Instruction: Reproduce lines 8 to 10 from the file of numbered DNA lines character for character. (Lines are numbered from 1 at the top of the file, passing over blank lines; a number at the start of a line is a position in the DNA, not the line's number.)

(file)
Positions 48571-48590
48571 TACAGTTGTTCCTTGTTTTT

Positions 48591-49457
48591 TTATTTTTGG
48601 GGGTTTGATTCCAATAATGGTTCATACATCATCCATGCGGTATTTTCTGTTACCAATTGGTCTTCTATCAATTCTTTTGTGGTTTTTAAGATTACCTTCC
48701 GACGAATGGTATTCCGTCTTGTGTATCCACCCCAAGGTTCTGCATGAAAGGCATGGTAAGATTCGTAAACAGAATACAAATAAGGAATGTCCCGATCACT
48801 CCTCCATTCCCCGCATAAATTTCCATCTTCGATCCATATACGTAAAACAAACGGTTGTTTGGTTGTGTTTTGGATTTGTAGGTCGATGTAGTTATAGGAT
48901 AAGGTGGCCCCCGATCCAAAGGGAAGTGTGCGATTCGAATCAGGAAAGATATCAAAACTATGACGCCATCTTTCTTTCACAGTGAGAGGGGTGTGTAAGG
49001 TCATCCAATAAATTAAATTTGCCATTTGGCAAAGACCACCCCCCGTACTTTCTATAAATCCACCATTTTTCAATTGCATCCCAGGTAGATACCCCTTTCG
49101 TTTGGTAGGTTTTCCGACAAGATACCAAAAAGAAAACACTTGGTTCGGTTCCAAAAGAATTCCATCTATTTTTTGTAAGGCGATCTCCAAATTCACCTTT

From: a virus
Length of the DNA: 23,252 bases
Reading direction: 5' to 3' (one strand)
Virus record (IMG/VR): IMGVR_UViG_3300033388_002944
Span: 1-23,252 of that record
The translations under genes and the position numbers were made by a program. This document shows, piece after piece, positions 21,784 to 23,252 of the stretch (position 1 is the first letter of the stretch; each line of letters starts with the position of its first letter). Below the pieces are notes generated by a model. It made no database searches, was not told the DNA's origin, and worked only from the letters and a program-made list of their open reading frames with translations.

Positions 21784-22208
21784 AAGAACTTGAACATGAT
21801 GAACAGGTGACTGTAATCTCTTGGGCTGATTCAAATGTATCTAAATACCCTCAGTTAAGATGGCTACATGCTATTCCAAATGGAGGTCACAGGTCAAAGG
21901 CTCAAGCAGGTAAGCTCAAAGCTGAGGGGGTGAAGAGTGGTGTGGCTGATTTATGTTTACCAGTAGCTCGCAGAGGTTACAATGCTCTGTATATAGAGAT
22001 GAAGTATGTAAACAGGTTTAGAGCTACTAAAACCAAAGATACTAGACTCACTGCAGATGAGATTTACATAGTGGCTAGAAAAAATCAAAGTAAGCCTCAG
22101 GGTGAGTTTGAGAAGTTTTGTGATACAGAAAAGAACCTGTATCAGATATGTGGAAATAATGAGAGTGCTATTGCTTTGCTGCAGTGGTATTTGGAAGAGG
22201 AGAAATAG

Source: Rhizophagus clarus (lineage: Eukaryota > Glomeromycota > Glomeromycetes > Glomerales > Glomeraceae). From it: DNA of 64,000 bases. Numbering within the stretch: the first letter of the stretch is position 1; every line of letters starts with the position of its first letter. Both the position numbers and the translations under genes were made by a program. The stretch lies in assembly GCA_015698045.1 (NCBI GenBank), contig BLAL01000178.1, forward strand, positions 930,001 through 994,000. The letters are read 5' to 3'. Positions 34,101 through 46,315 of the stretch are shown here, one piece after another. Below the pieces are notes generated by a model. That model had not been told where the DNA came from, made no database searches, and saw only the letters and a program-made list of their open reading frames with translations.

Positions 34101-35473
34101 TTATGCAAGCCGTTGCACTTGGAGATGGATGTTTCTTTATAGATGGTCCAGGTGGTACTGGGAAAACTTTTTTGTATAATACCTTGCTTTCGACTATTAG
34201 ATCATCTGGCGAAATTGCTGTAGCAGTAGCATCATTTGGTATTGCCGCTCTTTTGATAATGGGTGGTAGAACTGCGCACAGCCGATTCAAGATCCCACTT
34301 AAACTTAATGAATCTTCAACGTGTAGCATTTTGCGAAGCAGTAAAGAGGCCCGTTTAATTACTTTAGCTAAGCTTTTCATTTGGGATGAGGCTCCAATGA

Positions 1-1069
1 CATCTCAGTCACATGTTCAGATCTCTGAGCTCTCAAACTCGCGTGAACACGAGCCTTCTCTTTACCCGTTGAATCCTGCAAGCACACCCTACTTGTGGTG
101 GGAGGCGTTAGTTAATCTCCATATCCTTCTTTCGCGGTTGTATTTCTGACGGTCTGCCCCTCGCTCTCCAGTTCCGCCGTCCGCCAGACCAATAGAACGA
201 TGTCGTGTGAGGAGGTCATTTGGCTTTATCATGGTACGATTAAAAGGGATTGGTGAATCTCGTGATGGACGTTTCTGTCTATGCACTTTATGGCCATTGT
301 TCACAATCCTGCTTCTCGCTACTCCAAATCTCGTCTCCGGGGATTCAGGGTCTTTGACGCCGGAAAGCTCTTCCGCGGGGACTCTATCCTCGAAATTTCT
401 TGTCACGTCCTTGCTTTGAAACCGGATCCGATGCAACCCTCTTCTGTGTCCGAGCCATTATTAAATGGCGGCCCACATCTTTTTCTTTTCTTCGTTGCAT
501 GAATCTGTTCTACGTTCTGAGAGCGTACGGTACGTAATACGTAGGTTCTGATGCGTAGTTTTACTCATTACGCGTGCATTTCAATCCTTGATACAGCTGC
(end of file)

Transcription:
48901 AAGGTGGCCCCCGATCCAAAGGGAAGTGTGCGATTCGAATCAGGAAAGATATCAAAACTATGACGCCATCTTTCTTTCACAGTGAGAGGGGTGTGTAAGG
49001 TCATCCAATAAATTAAATTTGCCATTTGGCAAAGACCACCCCCCGTACTTTCTATAAATCCACCATTTTTCAATTGCATCCCAGGTAGATACCCCTTTCG
49101 TTTGGTAGGTTTTCCGACAAGATACCAAAAAGAAAACACTTGGTTCGGTTCCAAAAGAATTCCATCTATTTTTTGTAAGGCGATCTCCAAATTCACCTTT